Compared to human dynamics, bacterial family-making seems like a walk in the park: grow, split in half, repeat. No biological clock, no complicated debates about egg-freezing, no “work-life balance”. But researchers in Dr. Lin Chao’s lab at the University of California San Diego have found that the reproductive strategies of bacterial are more complex–and more cutthroat–than previously thought.
In ongoing studies of E. coli colonies, they have watched as replicating bacteria build some kids better than others, distributing accumulated damage unevenly among their descendants in order to improve collective survival. What was formerly considered an equal division is more like some kind of bacterial Sophie’s choice.
Most bacteria reproduce through a process called binary fission, which is basically just splitting in half. A mother bacterium will double in size, and then divide itself into two daughters, each of which contains everything she needs to make it on her own. This cycle of growth and division continues ad infinitum, until that formerly empty-looking petri dish (or lung, or piece of raw chicken) is splotched with colonies.
If this sounds a bit like an assembly line, scientists used to think so, too. “Ten years ago, we were all taught that the daughters were identical,” says Chao. “But what people have found recently is that’s not the case.” Instead, bacteria mothers divide unevenly on purpose in order to give half of their kids a head start.
Like most things knocking around this dangerous universe, bacteria accumulate wear and tear. Damages from sunlight, motion, and just plain living build up in a mother bacterium’s molecules, slowing her down. When it comes time for her to double and divide, though, she duplicates all this old cellular equipment, creating a fresh set that works like new.
At this point, the mother bacterium could split the old and new gear 50/50, dividing it into two identical daughters, Chao says. But instead, she takes sides just a little bit. Chao and his team found that your average mother bacterium gives one of her daughters 52 percent good stuff and 48 percent old stuff, leaving the other with 48 percent good stuff and 52 percent old stuff.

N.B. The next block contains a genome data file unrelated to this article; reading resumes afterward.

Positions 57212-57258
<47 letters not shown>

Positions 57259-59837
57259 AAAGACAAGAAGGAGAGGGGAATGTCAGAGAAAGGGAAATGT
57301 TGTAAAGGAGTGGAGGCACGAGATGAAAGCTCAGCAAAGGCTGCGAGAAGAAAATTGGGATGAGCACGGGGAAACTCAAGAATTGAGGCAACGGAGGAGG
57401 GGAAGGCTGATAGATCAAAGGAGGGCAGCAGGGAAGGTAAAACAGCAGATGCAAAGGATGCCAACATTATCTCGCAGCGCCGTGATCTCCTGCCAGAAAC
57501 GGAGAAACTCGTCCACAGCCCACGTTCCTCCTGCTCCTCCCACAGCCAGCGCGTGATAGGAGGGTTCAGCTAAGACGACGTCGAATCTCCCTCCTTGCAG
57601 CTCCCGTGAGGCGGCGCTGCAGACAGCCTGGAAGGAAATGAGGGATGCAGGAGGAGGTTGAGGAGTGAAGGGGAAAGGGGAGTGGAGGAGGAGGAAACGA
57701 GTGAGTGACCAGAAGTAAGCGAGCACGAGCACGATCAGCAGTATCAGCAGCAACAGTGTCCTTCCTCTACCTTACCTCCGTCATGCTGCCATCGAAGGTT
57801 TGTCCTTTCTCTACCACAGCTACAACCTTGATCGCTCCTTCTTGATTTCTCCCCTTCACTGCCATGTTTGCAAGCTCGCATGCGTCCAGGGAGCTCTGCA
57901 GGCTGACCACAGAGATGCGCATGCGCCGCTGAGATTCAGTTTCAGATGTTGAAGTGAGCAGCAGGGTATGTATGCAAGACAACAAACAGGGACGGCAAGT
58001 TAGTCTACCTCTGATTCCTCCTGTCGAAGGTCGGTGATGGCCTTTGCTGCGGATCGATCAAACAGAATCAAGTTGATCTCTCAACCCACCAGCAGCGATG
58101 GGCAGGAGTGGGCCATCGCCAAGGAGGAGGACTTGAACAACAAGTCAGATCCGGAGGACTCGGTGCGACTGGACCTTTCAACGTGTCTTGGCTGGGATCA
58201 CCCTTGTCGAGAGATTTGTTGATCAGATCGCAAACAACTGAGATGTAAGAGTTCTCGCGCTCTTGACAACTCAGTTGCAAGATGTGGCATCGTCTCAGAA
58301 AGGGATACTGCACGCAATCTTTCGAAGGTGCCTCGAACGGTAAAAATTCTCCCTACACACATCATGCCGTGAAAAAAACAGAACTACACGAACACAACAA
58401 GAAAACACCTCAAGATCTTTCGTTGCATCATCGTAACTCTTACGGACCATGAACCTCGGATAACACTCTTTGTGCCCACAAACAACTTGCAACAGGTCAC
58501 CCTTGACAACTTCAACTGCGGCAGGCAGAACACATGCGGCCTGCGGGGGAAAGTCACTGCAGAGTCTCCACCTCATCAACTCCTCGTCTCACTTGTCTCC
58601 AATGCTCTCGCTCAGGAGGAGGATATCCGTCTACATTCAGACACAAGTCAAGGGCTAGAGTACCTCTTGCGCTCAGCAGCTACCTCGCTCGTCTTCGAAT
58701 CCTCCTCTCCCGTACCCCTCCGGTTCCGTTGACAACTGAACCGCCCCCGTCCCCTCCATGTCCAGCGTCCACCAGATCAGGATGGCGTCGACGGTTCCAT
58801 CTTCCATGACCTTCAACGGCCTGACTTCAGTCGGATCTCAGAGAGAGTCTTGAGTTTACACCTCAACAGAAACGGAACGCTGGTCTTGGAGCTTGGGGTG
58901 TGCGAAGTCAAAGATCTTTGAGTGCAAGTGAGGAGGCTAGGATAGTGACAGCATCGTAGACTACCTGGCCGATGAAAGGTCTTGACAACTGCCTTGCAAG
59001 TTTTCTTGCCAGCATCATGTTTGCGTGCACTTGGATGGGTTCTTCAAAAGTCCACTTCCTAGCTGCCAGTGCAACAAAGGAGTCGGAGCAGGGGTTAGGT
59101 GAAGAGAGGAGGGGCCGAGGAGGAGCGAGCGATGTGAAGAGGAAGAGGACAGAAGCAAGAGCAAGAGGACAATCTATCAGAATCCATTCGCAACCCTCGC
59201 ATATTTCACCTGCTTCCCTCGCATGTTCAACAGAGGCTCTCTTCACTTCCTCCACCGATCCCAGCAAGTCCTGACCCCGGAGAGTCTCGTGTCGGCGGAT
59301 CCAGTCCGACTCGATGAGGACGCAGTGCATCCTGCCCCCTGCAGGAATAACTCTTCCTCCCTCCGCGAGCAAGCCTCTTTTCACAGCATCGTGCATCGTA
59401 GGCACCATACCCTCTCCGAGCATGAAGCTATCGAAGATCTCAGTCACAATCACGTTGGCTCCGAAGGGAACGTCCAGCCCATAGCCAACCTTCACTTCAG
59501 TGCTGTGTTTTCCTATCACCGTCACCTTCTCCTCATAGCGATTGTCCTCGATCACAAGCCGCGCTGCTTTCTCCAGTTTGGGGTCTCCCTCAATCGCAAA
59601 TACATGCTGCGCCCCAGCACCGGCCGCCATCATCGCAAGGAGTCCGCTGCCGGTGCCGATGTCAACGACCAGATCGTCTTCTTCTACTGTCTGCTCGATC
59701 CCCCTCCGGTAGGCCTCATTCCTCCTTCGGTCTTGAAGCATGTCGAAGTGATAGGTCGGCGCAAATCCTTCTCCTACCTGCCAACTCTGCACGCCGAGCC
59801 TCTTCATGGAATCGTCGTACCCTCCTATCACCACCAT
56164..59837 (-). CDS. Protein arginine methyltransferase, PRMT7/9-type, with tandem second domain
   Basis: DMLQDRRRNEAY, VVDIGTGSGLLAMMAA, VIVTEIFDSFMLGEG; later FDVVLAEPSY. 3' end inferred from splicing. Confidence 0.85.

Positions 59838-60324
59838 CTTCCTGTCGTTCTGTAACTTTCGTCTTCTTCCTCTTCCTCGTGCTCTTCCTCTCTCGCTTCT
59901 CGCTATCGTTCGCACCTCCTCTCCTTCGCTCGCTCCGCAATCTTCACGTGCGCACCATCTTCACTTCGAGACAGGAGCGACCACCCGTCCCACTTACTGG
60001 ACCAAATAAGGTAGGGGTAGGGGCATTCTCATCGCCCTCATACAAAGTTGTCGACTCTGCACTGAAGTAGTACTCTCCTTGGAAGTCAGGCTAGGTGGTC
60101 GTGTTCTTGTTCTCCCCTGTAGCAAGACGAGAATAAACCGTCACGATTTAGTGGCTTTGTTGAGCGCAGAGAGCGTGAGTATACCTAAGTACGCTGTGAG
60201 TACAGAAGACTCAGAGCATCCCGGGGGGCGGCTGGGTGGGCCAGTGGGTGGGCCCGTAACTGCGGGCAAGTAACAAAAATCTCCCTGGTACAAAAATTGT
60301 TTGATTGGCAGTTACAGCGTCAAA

This amounts to playing favorites on a micro-scale. “The daughter that gets less damage gets a fresher start in life,” Chao says—it’s more likely to survive and divide a bunch, producing a longer, stronger, virtually immortal lineage. The one that gets more damage is effectively born older, and thus will die out a little faster, paying the price for her sister’s good luck.
Evolutionarily, this “works like portfolio diversification,” Chao says. The fair and balanced bacterium mom who parcels out everything equally may, metaphorically, sleep better at night—but the savvy bacterium mom who spreads out her investments asymmetrically will end up with more grandchildren overall, a winning Darwinian strategy.
Chao’s lab, which last published on this phenomenon in 2011, is currently working on tracing asymmetrical damage distribution through more generations, as well as figuring out the mechanism that drives it. Mother bacteria “can either take the damage and put it in one daughter,” he explains, or “take the undamaged molecules and give it to the other daughter.” The second strategy is easier, he adds, but he’s not yet sure which is really going on.
As if this weren’t enough, Chao adds that this system of aging control is just a less advanced version of what, say, humans do. Sexual reproduction essentially eliminates the need to give new generations (molecular) damage at all, by making sure that all the stuff they’re made of is brand new. “The reason that our parents age is that they kept all the damage and protected us, the children,” he says. “Your mother’s aging is the price she paid to give you a fresh start.”
Happy Friday, you multicellular collection of ever-increasing damage. Now go call your mom.
This story appeared as part of Atlas Obscura’s Time Week, a week devoted to the perplexing particulars of keeping time throughout history. See more Time Week stories here.